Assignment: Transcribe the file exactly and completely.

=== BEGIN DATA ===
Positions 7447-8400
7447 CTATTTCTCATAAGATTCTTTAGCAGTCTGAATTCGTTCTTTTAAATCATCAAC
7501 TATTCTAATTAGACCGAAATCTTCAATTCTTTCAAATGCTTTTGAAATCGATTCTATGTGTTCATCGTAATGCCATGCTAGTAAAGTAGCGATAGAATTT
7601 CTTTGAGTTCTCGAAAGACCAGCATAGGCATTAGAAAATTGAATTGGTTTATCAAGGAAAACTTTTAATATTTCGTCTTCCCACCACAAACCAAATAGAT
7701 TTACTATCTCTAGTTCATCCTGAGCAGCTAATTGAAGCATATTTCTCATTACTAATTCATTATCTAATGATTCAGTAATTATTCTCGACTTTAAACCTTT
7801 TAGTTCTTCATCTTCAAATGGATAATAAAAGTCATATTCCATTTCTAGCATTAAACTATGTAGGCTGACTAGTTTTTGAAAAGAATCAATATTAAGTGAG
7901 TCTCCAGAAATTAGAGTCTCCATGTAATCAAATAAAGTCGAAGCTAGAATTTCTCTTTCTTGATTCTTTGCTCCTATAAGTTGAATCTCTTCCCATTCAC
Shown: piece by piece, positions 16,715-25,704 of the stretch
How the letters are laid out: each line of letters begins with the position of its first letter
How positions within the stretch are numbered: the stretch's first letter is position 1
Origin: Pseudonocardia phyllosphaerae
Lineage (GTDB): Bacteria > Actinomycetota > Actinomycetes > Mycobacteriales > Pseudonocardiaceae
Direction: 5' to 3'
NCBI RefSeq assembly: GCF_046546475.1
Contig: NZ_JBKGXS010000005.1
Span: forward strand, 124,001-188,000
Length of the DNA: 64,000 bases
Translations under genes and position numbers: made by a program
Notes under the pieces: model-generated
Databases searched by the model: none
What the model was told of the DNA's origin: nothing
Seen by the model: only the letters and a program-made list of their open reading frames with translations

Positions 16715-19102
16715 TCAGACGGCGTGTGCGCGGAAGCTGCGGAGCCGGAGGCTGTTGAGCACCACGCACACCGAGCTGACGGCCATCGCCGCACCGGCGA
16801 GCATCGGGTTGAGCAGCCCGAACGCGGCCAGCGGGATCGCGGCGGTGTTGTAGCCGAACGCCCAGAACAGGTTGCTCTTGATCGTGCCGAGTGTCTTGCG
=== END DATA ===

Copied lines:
Positions 7447-8400
7447 CTATTTCTCATAAGATTCTTTAGCAGTCTGAATTCGTTCTTTTAAATCATCAAC
7501 TATTCTAATTAGACCGAAATCTTCAATTCTTTCAAATGCTTTTGAAATCGATTCTATGTGTTCATCGTAATGCCATGCTAGTAAAGTAGCGATAGAATTT
7601 CTTTGAGTTCTCGAAAGACCAGCATAGGCATTAGAAAATTGAATTGGTTTATCAAGGAAAACTTTTAATATTTCGTCTTCCCACCACAAACCAAATAGAT
7701 TTACTATCTCTAGTTCATCCTGAGCAGCTAATTGAAGCATATTTCTCATTACTAATTCATTATCTAATGATTCAGTAATTATTCTCGACTTTAAACCTTT
7801 TAGTTCTTCATCTTCAAATGGATAATAAAAGTCATATTCCATTTCTAGCATTAAACTATGTAGGCTGACTAGTTTTTGAAAAGAATCAATATTAAGTGAG
7901 TCTCCAGAAATTAGAGTCTCCATGTAATCAAATAAAGTCGAAGCTAGAATTTCTCTTTCTTGATTCTTTGCTCCTATAAGTTGAATCTCTTCCCATTCAC
Shown: piece by piece, positions 16,715-25,704 of the stretch
How the letters are laid out: each line of letters begins with the position of its first letter
How positions within the stretch are numbered: the stretch's first letter is position 1
Origin: Pseudonocardia phyllosphaerae
Lineage (GTDB): Bacteria > Actinomycetota > Actinomycetes > Mycobacteriales > Pseudonocardiaceae
Direction: 5' to 3'
NCBI RefSeq assembly: GCF_046546475.1
Contig: NZ_JBKGXS010000005.1
Span: forward strand, 124,001-188,000
Length of the DNA: 64,000 bases
Translations under genes and position numbers: made by a program
Notes under the pieces: model-generated
Databases searched by the model: none
What the model was told of the DNA's origin: nothing
Seen by the model: only the letters and a program-made list of their open reading frames with translations

Positions 16715-19102
16715 TCAGACGGCGTGTGCGCGGAAGCTGCGGAGCCGGAGGCTGTTGAGCACCACGCACACCGAGCTGACGGCCATCGCCGCACCGGCGA
16801 GCATCGGGTTGAGCAGCCCGAACGCGGCCAGCGGGATCGCGGCGGTGTTGTAGCCGAACGCCCAGAACAGGTTGCTCTTGATCGTGCCGAGTGTCTTGCG